Equity, Diversity, and Inclusion in Genome BC Funding Opportunities

Genome BC acknowledges that systemic barriers and biases exist in our research ecosystem that limit diversity, equitable, and inclusive access to resources. As a major research funding organization in British Columbia (BC), Genome BC is committed to removing these barriers by: (a) supporting equitable access to opportunities for applicants to its funding programs and practices; (b) promoting the integration of Equity, Diversity, and Inclusion (EDI) in its programs and practices; (c) increasing equitable and inclusive participation in its research ecosystem. Keeping our effort consistent with the initiatives from the Tri-Agency and other federal funding organizations, Genome BC is doing this by collecting the data and conducting the analyses needed to include EDI considerations in its funding opportunities.

Genome BC is well positioned and determined to tackle these challenges through its Research, Innovation, and Communications & Societal Engagement mandates outlined in the 2020-2023 Strategic Plan.

Starting from 2021, recipients (e.g., project leaders and co-leaders) of Genome BC funds via its programs and other initiatives are required to complete a self-identification form, which includes questions on age, gender identity, sexual orientation, Indigenous identity, visible minority status, population group, disabilities, and language. Although completing the form is mandatory, the data is being collected anonymously, and each question includes a “prefer not to answer” option.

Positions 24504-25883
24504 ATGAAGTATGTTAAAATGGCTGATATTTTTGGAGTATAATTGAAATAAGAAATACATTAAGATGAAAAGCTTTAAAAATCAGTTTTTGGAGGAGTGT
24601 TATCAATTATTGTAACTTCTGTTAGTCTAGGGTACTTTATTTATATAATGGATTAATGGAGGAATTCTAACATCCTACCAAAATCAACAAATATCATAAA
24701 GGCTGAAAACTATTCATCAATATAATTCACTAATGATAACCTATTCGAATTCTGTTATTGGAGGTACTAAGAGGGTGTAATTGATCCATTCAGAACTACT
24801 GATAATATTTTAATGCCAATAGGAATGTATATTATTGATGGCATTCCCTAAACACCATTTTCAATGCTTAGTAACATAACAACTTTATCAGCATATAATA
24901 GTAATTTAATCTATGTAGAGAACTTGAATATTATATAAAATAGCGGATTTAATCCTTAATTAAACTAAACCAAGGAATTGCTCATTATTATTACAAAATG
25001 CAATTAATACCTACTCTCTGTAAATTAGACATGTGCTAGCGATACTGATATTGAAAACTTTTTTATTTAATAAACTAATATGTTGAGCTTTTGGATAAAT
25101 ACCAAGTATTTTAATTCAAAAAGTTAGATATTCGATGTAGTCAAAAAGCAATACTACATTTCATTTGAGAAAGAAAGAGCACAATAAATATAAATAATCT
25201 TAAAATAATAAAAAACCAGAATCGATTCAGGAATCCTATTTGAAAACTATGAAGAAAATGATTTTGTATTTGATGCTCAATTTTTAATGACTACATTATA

By gathering and analyzing demographic data collected from our program participants, we will have a better understanding of the community that we serve. This information will allow us to identify and remove specific barriers and challenges in Genome BC’s funding programs and application review processes, as well as any insights on how BC’s research ecosystem can work to advance a more equitable future.

Important Information regarding the questionnaire:

• The questionnaire does not currently include all identities. Additional diversity dimensions could be added in the future.
• The questions, response options, and related definitions are primarily based on material and terminology that is being used in the federal government.
• Should the terminology used in the federal government change, or if future consultations indicate a need for revisions, then the terminology or wording in the questionnaire may change.

Genome BC collects self-identification data to obtain information on the diversity of the population applying for and receiving funds from Genome BC. We use this information to increase our capacity to monitor our progress on increasing equity, diversity, and inclusion (EDI) in our programs, to recognize and remove barriers, and to design new measures to achieve greater EDI in the research ecosystem. Genome BC’s commitment to support EDI in our approach is highlighted on our corporate website.

Recipient (e.g., project leaders and co-leaders) of Genome BC funds via its programs and other initiatives  are required to respond to self-identification questions regarding age, gender identity, sexual orientation, Indigenous identity, visible minority status, population group, disabilities, and language. However, all questions have an option of “I prefer not to answer.”